Description: The West Coast Regional Carbon Sequestration Partnership is one of seven partnerships which have been established by the US Department of Energy (DOE) to evaluate carbon dioxide capture, transport and sequestration (CT&S) technologies best suited for different regions of the country. The West Coast Region comprises Arizona, California, Nevada, Oregon, Washington, and the North Slope of Alaska. Led by the California Energy Commission, the West Coast Partnership is a consortium of over thirty five organizations, including state natural resource and environmental protection agencies; national labs and universities; private companies working on CO{sub 2} capture, transportation, and storage technologies; utilities; oil and gas companies; nonprofit organizations; and policy/governance coordinating organizations. In an eighteen month Phase I project, the Partnership will evaluate both terrestrial and geologic sequestration options. Work will focus on five major objectives: (1) Collect data to characterize major CO{sub 2} point sources, the transportation options, and the terrestrial and geologic sinks in the region, and compile and organize this data via a geographic information system (GIS) database; (2) Address key issues affecting deployment of CT&S technologies, including storage site permitting and monitoring, injection regulations, and health and environmental risks (3) Conduct public outreach and maintain an open dialogue with stakeholders in CT&S technologies through public meetings, joint research, and education work (4) Integrate and analyze data and information from the above tasks in order to develop supply curves and cost effective, environmentally acceptable sequestration options, both near- and long-term (5) Identify appropriate terrestrial and geologic demonstration projects consistent with the options defined above, and create action plans for their safe and effective implementation A kickoff meeting for the West Coast Partnership was held on Sept 30-Oct.1. Contracts were then put into place with twelve organizations which will carry out the technical work required to meet Partnership objectives.
Date: January 2004
Creator: Myer, Larry; Surles, Terry & Birkinshaw, Kelly
Partner: UNT Libraries Government Documents Department

California Energy Commission staff paper. Issues related to reliability of power plants in California

Description: This paper reflects the concern that without reexamination on the part of the industry of its past policies, traditions, and practices, the power plants yet to be licensed in the State of California may not fulfill their full productivity potential. Also, this document seeks a recognition of all parties participating in the regulatory processes, that unless appropriate and deliberate measures are applied, the reliability of the future power generating facilities may be inconsistent with the energy needs, and consequently the reliability deficiency may have to be compensated for by construction of additional generating units that otherwise should not be required. Accordingly, the causes and factors contributing to degradation of power plants reliability are identified, and various means of reduction (or elimination) of such causes, along with related economic aspects are discussed. Basic policies derived from the statutory requirements, the ensuing Commission's role, and the role of the Commission's staff relative to the reliability issues are identified. The contents of this document are applicable to any type of baseload power generating facility. The provided record, pointing to the need for reliability improvement, covers the history of nuclear, geothermal, coal, gas, and oil-fired units. The record encompasses variables such as the generating unit size (MW) and the plant maturity (age). Also, certain facilities with exceptional productivity levels, which resulted from specific measures taken to achieve them, are identified. In addition to the specific measures that can be taken to increase the power plant's reliability, the recommendation to study the merits of incentivising the power industry to improve the productivity levels of future power plants is included.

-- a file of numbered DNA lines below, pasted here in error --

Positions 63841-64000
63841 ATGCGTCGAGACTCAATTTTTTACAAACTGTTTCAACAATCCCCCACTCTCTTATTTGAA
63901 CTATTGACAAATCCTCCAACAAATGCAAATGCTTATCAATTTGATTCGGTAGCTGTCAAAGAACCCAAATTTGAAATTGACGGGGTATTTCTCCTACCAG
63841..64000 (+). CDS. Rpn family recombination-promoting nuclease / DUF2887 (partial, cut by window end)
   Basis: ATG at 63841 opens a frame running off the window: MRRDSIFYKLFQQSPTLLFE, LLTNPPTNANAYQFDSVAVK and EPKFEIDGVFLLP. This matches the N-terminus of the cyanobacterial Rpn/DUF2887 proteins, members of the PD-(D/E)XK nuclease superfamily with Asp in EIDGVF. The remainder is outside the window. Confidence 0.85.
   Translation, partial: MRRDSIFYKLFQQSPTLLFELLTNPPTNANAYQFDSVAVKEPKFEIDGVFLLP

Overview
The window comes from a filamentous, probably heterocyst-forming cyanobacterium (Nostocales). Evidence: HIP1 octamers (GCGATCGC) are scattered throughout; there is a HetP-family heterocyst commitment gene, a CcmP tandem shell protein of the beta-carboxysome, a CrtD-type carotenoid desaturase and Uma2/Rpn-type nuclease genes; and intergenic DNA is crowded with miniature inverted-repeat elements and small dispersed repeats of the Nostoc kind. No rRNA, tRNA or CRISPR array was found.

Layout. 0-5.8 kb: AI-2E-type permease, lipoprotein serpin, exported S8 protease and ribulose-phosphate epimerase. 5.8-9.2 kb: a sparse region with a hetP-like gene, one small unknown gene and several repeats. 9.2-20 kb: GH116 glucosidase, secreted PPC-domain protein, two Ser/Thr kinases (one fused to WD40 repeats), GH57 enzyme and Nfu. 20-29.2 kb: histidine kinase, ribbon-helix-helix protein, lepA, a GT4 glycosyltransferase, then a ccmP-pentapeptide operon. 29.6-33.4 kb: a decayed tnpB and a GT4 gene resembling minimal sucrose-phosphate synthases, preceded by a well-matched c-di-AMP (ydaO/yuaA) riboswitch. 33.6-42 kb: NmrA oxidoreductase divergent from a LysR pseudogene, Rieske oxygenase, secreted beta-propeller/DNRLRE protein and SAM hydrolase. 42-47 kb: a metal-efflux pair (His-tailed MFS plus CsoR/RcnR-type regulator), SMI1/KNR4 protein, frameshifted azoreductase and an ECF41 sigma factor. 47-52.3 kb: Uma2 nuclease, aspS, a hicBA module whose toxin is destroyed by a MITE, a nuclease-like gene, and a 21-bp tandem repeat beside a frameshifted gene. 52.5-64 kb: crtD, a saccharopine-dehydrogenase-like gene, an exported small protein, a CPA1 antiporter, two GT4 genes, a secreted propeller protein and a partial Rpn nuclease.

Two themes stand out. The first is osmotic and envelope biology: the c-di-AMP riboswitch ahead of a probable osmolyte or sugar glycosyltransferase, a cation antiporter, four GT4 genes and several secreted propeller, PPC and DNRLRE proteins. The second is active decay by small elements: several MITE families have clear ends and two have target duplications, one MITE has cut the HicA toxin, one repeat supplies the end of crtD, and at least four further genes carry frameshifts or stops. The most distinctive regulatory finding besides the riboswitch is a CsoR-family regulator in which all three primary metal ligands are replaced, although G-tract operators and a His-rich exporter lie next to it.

Date: December 1, 1979
Creator: Shurley, L A